Questions and Answers about LAM and Cancer
by Elizabeth Henske, MD
Dr. Henske, Director of the Center for LAM Research & Clinical Care at Brigham & Women's Hospital, Harvard Medical School, responds to questions LAM patients frequently ask about LAM and cancer.
Q: Is LAM a type of cancer? How is LAM similar to cancer? Will it spread to other organs?plus
A: LAM cells have several striking similarities to cancer cells. These similarities include:
- The excess growth of LAM cells
- Activation of cellular pathways in LAM cells that are often also activated in cancer cells (including the mTOR pathway)
- The hypothesis that LAM cells can spread, or metastasize, to the lung
However, under the microscope, LAM cells generally do not appear to be cancerous. Also, LAM does not behave like a typical cancer.
- In contrast to cancer, LAM does not usually spread to other organs.
- Unlike cancer, LAM often progresses slowly over many years.
Although LAM cells have similarities to cancer cells, whether LAM should be considered a form of cancer is debatable.
Q: We've always been told in the past that LAM is NOT cancer. What has changed?plus
A: Each year, our knowledge about LAM increases significantly. Many of the most recent biochemical and cellular advances involve similarities between LAM and cancer.
Q: Can LAM be treated with the same drugs used to treat cancer?plus
A: It is very possible that some drugs used to treat cancer will also be useful in treating LAM. This is a very exciting and promising area of research. A relatively uncommon disease like LAM can benefit tremendously from drug development for common diseases, like cancer.
The "targeted" cancer therapy approach is now being used for several types of cancer. Targeted cancer drugs act specifically on the abnormal biochemical pathway in the cancer cells and often have only mild side effects.
These targeted therapies may be useful for the treatment of LAM. Currently, there is no evidence that women with LAM would benefit from other cancer treatments such as radiation therapy or chemotherapy.
Q: Am I at greater risk of getting cancer since I have LAM?plus
A: To my knowledge, women with LAM are not at greater risk of getting cancer.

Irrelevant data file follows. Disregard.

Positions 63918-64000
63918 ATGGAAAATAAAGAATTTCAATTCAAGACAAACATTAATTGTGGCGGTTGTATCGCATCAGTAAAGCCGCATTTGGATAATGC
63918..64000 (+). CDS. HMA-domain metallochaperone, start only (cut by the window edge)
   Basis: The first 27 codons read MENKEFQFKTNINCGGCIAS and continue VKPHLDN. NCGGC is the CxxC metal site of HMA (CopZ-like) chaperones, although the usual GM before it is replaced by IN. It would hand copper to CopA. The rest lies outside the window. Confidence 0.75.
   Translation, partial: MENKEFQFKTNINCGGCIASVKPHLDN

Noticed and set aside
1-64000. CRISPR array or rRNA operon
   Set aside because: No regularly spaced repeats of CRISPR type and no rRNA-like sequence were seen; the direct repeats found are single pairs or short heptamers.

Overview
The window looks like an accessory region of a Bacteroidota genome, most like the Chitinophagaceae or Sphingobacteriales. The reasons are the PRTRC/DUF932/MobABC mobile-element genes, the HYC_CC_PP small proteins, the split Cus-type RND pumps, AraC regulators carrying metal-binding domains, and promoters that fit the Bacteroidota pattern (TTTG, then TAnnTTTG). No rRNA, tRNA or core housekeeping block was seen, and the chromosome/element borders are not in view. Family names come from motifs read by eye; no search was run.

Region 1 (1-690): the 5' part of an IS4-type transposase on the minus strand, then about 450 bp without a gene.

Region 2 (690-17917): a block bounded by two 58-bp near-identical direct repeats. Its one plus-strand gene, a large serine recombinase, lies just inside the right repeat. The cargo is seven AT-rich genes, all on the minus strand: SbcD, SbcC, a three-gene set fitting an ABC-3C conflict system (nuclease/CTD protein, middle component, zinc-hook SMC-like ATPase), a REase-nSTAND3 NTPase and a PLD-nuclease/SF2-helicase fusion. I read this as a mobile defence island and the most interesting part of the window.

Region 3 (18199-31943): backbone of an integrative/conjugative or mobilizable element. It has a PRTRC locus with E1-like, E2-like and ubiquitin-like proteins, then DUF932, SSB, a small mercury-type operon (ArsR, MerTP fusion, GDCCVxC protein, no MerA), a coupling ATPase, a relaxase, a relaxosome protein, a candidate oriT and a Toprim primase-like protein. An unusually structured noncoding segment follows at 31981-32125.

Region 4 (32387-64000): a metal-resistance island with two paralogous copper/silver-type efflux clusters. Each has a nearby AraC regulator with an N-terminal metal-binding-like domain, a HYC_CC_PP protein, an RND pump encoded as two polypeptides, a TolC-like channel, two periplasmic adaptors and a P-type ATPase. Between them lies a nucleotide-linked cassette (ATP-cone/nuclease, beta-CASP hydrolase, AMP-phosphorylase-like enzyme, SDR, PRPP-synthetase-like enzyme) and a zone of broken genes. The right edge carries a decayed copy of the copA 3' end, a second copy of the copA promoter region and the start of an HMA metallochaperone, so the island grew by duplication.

Q: Are LAM and cancer researchers working together?plus
A: Cancer and LAM researchers have been working together for at least 8 years, and each year more cancer researchers become involved in LAM research. Many scientists strongly believe that LAM research will help us understand cancer, and cancer research will help us understand LAM.
Q: What is the bottom line on LAM and cancer?plus
A: LAM cells and cancer cells have both similarities and differences. Whether or not LAM should be categorized as a type of cancer is controversial. LAM research is already benefiting from advances in cancer research. In the future, women with LAM are likely to benefit from advances in “targeted” cancer therapy.
About Dr. Elizabeth Henske, MD
Dr. Elizabeth Henske serves as the Director of the Center for LAM Research & Clinical Care at Brigham & Women's Hospital, Harvard Medical School. She earned her undergraduate degree summa cum laude from Yale University, where she majored in Molecular Biophysics and Biochemistry, and her MD degree from Harvard Medical School. She completed her Residency in Internal Medicine and Fellowship in Hematology/Oncology at the Massachusetts General Hospital in Boston, followed by post-doctoral training in the laboratory of David Kwiatkowski at the Brigham & Women's Hospital. She is a member of the American Society of Clinical Investigation, serves on the Board of Directors of the Tuberous Sclerosis Alliance, and Chairs the NIH Study Section "Cellular and Molecular Biology of the Kidney." Dr. Henske's research currently focuses on the cellular mechanisms through which mutations in the tuberous sclerosis complex (TSC) genes lead to tumor formation and LAM.